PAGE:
Freedom of Information Act

‘Go pound sand, POTUS.’

Is it the law that the state of Virginia cannot do anything that’s pointless? Only the federal government can do stuff that’s pointless?

– Justice Antonin Scalia, commenting during oral arguments in McBurney v. Young on a Virginia FOIA law that favors requests from state residents.

‘I never look at those rankings.’

* Hey, “regular students” with “regular backgrounds,” you may be able to get a job as a SCOTUS clerk, because Justice Clarence Thomas is the Supreme Court’s honey badger in that he doesn’t give a sh*t about rankings. [Seattle Post-Intelligencer]

* Because $1.05 bill wasn’t quite enough, Apple is asking for additional damages in its patent war lawsuit against Samsung. Ohh, come on, Judge Koh, it’s just an extra $535 million. Everyone else is doing it, come on. Just give us the money. [Bloomberg]

* The D.C. Circuit suit about White House visitor logs is kind of like a recurring issue we see with law schools, in that transparency here means “[w]e will disclose what records we want you to see.” [National Law Journal]

* Skadden is teaming up with local legal aid groups to start a pro bono initiative in D.C. We hear they’ll be handing out gift cards as a show of appreciation to those who sign up. [Capital Business / Washington Post]

* Sumner Redstone recently donated $18M to BU Law. Will his successor be as charitable? From Columbia Law to Shearman & Sterling to media mogul: meet Philippe Dauman, CEO of Viacom. [New York Times]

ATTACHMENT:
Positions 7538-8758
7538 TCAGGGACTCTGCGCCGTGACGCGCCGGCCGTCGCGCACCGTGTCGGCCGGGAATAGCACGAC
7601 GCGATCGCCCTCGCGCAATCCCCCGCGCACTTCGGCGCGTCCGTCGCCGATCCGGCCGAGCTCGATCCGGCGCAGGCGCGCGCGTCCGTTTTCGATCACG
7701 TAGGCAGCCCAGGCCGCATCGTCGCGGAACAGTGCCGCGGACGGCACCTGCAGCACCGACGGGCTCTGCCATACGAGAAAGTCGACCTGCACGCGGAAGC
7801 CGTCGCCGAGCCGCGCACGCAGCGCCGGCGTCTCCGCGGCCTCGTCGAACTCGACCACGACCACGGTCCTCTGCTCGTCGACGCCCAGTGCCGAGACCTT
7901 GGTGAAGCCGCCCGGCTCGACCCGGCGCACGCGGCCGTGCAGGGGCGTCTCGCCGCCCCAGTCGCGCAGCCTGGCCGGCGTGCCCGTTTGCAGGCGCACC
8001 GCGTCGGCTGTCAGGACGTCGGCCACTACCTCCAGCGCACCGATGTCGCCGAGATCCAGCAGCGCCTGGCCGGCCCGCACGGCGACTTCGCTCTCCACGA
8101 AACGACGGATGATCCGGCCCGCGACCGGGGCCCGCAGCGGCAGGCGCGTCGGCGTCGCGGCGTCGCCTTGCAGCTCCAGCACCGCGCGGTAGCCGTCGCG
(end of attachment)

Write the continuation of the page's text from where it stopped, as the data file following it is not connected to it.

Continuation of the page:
* “The employment statistics really are the collective impact of individual choices.” And one of them was attending law school anyway, despite all of the negative media attention they’ve received. [Cincinnati Enquirer]

* Remember the Harvard Law student who ran for Student Government President and pledged to resign after rewriting the organization’s constitution? Well, he graduated, but at least he got a draft in. [Harvard Crimson]

Way back in 2008, I noted with skepticism the University of Michigan’s “Wolverine Scholars” Program. I wasn’t the only one. The initiative allowed Michigan undergraduates with very high GPAs to get into Michigan Law without having to take the LSAT.

The program seemed like a pretty obvious attempt to game the U.S. News rankings. It’s so obvious that the now disgraced former Dean of Admissions for Illinois Law, Paul Pless, who had a similar program at his school, had this to say about it:

I started a new program for U of I undergrads to apply in their junior year and we don’t require the LSAT. We have additional essays and an interview instead. That way, I can trap about 20 of the little bastards with high GPA’s that count and no LSAT score to count against my median. It is quite ingenious.

Pless was talking about Illinois’s iLeap program, which was substantially similar to the Wolverine Scholars program at Michigan.

The Pless quote came out earlier this month, as the admissions director was being ushered under the bus by Illinois Law as the “lone gunman” for its embarrassing admissions scandal.

With the spotlight on a Big Ten school that manipulated admissions statistics for years, Michigan very quietly canceled its Wolverine Scholar Program.

There’s been much less fanfare about the end of the program than there was about its start. In fact, we obtained FOIA documents that contain various emails from Michigan Law Dean Evan Caminker and Dean of Admissions Sarah Zearfoss.